The report applauds the decision to devolve more commissioning powers to prison governors but notes the concerns expressed by many that there will be a tension between this approach and the strong history of centralised control from the National Offender Management Service. (As a side note, it is widely rumoured that Liz Truss is more than a little bemused at the role of NOMS, having come from Education where the Department decides and implements policy without the need for an intermediary body.)


It’s hard to disagree with this analysis by Reform of what’s wrong with current public sector commissioning (although there is no mention of the problems caused by the very substantial disinvestment in public services over the last seven years).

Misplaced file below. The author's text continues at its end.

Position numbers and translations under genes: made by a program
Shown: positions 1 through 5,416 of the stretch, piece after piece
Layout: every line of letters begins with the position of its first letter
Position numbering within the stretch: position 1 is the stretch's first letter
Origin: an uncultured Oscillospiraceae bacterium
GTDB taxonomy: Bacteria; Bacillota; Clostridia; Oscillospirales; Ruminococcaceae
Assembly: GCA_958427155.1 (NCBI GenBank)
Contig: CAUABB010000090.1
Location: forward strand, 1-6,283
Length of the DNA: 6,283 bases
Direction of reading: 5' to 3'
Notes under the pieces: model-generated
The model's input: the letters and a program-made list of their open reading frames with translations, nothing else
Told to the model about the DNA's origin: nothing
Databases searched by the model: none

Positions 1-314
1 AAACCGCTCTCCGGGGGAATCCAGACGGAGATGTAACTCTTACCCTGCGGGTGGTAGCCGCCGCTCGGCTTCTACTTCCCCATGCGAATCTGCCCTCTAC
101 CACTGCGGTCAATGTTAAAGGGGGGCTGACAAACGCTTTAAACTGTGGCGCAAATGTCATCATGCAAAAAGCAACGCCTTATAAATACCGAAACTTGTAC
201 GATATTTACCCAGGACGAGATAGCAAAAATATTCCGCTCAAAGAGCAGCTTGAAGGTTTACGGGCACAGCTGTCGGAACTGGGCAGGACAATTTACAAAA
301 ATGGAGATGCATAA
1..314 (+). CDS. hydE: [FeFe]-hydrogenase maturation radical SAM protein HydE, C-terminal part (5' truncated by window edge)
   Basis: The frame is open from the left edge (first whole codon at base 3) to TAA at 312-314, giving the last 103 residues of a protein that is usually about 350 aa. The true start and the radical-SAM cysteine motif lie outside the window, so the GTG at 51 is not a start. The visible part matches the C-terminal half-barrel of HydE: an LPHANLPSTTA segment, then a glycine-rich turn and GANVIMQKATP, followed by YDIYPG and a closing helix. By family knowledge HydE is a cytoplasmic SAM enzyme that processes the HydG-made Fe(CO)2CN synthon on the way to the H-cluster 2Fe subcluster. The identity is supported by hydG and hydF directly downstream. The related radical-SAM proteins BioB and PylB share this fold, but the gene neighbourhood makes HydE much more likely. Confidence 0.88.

However, the report does not seek to suggest a way forward although promises to provide a blueprint for the design of a new commissioning framework in forthcoming reports.

One Response

  1. The blueprint going forward needs to include plans for commissioning to become co-commissioning. We end up commissioning for outcomes that don’t matter to service users because they are an afterthought in the process.

    We pay fortunes for “experts” who define the nature of the “problem” for us and try to commission “solutions” with the wrong measures of success.